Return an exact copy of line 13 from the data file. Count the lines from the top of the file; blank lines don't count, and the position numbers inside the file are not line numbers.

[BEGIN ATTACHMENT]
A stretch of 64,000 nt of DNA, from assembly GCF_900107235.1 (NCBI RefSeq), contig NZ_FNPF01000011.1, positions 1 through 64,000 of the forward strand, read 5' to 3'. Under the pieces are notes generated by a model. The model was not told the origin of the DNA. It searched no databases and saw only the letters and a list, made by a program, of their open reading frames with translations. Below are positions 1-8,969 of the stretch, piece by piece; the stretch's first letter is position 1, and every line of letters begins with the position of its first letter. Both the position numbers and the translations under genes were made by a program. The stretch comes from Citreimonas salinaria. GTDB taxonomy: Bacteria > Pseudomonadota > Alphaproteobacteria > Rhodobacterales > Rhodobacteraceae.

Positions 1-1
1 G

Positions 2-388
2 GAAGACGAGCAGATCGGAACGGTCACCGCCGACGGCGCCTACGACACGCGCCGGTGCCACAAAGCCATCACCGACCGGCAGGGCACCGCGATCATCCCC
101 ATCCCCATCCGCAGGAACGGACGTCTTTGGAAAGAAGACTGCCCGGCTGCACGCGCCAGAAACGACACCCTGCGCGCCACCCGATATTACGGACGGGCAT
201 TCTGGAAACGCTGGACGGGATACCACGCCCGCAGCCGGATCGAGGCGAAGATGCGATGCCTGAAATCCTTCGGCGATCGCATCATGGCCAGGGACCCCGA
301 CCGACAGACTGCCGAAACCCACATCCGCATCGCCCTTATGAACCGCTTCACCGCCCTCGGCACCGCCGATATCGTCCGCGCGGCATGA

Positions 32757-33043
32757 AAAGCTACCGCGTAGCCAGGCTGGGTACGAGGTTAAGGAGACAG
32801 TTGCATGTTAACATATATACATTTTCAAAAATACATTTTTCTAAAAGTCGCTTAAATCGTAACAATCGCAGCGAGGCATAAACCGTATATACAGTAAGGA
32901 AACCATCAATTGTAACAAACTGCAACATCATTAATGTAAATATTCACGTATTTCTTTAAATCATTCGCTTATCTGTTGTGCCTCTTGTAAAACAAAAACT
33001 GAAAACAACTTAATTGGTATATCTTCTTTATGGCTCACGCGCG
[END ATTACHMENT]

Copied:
33001 GAAAACAACTTAATTGGTATATCTTCTTTATGGCTCACGCGCG